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Primary Source Sets | Teacher Resources - Library of Congress

Primary Source Sets | Teacher Resources - Library of Congress | Common Core ELA | Scoop.it
Sets of primary sources on baseball, Jamestown, Jim Crow laws, the Civil War, immigration, Spanish exploration, and the Dust Bowl from the Library of Congress including photos, maps, manuscripts, audio files, films, sheet music, and cartoons.
Mary Clark's insight:

So many great primary source sets here!  I already saw 5 that my 8th grade ELA and history teachers could use.  

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Teach Students to Build Their Own Prior Knowledge

Teach Students to Build Their Own Prior Knowledge | Common Core ELA | Scoop.it
Teachers frustrated by Common Core directions to ignore prior knowledge when teaching text analysis can show students how to do it themselves, says Laura Robb.
Mary Clark's insight:

If nothing else, modeling this may help students who are frustrated by reading material they don't understand. 

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Common Core in Action: Teaching Online Ethics

Common Core in Action: Teaching Online Ethics | Common Core ELA | Scoop.it
In an earlier post, I wrote about both the Common Core Standards and what I call the "common sense" standards. Teaching ethical academic behavior online seems to hit both. When I talk about ethical academic behavior, I'm not talking about manners so much as giving credit where credit is due. After all, just because the kids can access information within two clicks doesn't give them the right to claim information as their own. 
Mary Clark's insight:

Once again, Heather shares a lesson that would be easy to implement  and should have a lasting impact on students.

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200 Prompts for Argumentative Writing

200 Prompts for Argumentative Writing | Common Core ELA | Scoop.it
For a coming student contest in which teenagers are invited to write on an issue they care about, we have gathered a list of 200 writing prompts on a wide range of issues.
Mary Clark's insight:

I love these prompts! Plenty of topics to grab  a student's interest. 

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Cathy Sullivan's curator insight, July 17, 3:10 PM

This looks promising!  Issues to ponder that fuel the  fire to  write.

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Teaching News Writing to Teach History Writing

Teaching News Writing to Teach History Writing | Common Core ELA | Scoop.it
When I was a student, nothing helped me become more skilled at writing history than learning about journalism -- news reporting, in particular. I don't mean to undervalue my fabulous teachers in high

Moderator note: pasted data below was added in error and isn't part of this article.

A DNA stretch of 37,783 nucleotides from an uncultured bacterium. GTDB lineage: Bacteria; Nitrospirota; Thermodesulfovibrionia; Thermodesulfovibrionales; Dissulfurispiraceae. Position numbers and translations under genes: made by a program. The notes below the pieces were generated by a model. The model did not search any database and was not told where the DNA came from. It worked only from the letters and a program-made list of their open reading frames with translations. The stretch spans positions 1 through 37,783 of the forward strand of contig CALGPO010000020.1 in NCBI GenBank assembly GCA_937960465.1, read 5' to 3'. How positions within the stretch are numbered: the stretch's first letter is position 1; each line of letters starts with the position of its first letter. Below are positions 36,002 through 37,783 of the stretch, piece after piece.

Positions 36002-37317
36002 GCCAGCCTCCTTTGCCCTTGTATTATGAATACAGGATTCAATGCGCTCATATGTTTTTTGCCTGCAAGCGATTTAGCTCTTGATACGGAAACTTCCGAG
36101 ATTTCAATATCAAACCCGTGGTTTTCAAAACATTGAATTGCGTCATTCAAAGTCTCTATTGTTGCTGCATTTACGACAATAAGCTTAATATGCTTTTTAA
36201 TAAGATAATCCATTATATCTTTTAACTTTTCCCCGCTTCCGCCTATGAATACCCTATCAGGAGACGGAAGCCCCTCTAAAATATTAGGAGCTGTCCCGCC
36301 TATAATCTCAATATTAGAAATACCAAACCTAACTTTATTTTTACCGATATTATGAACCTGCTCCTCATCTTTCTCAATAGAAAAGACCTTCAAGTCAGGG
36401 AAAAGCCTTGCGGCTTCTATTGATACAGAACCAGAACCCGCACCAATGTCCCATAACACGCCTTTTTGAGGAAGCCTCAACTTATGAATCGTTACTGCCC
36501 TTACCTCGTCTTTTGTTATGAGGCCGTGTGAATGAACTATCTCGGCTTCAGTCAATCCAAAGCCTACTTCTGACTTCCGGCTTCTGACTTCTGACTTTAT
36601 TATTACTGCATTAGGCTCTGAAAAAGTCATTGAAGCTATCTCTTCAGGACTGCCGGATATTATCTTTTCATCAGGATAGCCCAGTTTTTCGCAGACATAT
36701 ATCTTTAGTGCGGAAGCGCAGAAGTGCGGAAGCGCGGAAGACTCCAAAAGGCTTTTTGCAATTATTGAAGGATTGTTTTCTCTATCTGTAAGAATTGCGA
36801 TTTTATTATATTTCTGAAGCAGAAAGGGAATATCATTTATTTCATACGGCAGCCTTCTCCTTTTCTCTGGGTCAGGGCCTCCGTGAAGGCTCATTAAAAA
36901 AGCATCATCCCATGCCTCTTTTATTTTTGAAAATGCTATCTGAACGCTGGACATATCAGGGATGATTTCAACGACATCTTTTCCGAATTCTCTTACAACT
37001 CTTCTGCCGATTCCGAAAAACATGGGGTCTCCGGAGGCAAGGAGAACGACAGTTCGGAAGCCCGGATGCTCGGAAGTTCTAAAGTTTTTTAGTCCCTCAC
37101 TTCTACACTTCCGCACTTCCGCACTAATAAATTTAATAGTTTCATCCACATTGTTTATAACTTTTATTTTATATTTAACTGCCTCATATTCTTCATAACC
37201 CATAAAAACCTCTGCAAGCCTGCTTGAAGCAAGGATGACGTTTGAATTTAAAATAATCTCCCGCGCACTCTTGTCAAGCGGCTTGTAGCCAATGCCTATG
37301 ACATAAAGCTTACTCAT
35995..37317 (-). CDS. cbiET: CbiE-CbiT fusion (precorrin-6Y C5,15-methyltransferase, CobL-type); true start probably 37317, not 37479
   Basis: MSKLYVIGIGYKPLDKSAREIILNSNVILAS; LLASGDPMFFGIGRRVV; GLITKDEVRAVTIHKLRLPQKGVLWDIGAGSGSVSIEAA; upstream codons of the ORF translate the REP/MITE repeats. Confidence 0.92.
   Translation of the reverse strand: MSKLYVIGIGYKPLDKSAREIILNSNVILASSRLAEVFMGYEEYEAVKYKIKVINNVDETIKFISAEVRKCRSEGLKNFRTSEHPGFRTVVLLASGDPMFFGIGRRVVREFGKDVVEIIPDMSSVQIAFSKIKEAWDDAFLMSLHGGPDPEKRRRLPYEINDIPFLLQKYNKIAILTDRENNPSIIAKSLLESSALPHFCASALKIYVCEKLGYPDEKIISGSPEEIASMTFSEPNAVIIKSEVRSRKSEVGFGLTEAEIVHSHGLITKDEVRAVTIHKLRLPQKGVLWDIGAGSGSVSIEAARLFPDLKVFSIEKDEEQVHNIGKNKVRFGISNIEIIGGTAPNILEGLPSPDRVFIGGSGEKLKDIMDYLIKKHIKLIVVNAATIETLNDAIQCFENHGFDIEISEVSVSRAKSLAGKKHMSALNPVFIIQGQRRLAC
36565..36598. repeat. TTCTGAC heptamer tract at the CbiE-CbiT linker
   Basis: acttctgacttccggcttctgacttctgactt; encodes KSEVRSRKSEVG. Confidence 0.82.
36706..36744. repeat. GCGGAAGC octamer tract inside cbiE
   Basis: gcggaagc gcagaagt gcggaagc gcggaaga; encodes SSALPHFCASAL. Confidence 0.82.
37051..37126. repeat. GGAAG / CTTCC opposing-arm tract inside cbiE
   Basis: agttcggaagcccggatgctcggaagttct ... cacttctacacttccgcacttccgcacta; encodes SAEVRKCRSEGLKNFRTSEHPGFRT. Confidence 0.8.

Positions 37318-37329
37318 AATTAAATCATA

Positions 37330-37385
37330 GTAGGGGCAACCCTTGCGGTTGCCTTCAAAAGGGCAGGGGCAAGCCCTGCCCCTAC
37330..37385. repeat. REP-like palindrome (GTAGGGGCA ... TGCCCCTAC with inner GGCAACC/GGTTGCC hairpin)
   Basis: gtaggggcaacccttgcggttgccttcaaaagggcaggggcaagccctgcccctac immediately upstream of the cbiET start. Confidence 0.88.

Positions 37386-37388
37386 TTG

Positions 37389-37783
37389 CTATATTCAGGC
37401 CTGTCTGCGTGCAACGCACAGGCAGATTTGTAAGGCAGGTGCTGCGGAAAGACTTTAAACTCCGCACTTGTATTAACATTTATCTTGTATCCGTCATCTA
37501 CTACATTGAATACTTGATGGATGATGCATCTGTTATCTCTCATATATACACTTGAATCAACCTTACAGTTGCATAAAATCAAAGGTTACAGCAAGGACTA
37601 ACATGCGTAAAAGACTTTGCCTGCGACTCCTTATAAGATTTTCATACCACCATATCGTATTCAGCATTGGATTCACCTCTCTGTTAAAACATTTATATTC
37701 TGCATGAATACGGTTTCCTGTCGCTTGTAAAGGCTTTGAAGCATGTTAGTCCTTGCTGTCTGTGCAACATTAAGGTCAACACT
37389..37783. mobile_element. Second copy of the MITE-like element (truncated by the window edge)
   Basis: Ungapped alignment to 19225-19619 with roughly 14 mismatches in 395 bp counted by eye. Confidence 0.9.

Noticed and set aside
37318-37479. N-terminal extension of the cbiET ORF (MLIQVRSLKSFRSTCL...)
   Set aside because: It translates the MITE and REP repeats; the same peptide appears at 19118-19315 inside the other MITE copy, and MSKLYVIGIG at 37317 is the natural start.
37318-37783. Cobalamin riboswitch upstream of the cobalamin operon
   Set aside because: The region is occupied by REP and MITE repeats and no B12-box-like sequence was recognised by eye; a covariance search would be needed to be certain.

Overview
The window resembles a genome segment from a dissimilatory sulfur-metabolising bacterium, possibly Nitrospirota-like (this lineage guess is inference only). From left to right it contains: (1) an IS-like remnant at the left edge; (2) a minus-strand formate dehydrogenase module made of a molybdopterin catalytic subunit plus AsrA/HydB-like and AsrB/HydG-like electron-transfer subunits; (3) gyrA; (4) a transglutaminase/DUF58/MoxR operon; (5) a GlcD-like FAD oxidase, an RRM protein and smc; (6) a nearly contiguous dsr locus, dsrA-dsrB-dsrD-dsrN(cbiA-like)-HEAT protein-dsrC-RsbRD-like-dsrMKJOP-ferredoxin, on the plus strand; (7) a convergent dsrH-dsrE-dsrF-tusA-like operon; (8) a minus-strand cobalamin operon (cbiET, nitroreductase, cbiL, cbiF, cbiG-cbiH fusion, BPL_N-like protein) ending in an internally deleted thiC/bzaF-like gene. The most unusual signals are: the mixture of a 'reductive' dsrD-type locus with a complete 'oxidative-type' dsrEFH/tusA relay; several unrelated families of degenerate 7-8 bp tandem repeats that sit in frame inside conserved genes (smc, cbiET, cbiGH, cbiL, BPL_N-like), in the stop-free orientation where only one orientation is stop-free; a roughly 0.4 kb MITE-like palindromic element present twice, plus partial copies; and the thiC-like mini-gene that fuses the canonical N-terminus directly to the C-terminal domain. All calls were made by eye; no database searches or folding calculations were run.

Mary Clark's insight:

This lesson would work well in MS/HS classes.  

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News Literacy: Critical-Thinking Skills for the 21st Century

News Literacy: Critical-Thinking Skills for the 21st Century | Common Core ELA | Scoop.it

"News literacy education has the potential to engage students and ignite their critical thinking. More importantly, it can empower them to make better-informed choices in their lives as they move beyond the classroom and into the world."

Mary Clark's insight:

Easy to implement examples that support Common Core (and don't require any of those dreary "Commn Core-aligned" materials that too many school districts are buying!)

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Mary Clark's curator insight, February 4, 6:18 PM

Easy to implement examples that support critical thinking and media literacy, both essential in the Common Core (and life!)

Elena Orlova's curator insight, February 4, 9:33 PM

О критическом мышлении

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The Power Of Interest « Annie Murphy Paul

The Power Of Interest « Annie Murphy Paul | Common Core ELA | Scoop.it

"If there is just one message I could share with parents, educators, and managers, it would be about the transformative power of interest."

 
Mary Clark's insight:

How would you use this information to transform your teaching?

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Learning to Think: A Foundation for Analysis

Learning to Think: A Foundation for Analysis | Common Core ELA | Scoop.it
Teaching students how to think and analyze are important goals of today's teacher. See how one high school teacher uses a two day lesson to get students to analyze texts and develop more critical ways of thinking.

Via Tracee Orman
Mary Clark's insight:

This video would be great for professional development. It's short enough to share during an hour long PD session, leaving time to discuss and create ideas for implementing in the classroom.  

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Tracee Orman's curator insight, August 11, 2013 2:35 PM

Shared from J. Thomas Son (https://plus.google.com/u/0/communities/112943872543002560084/stream/e150876e-4abf-49f6-8bb7-a63b6a149617), here's a great critical-thinking exercise.

Dr. Dea Conrad-Curry's curator insight, January 9, 9:55 AM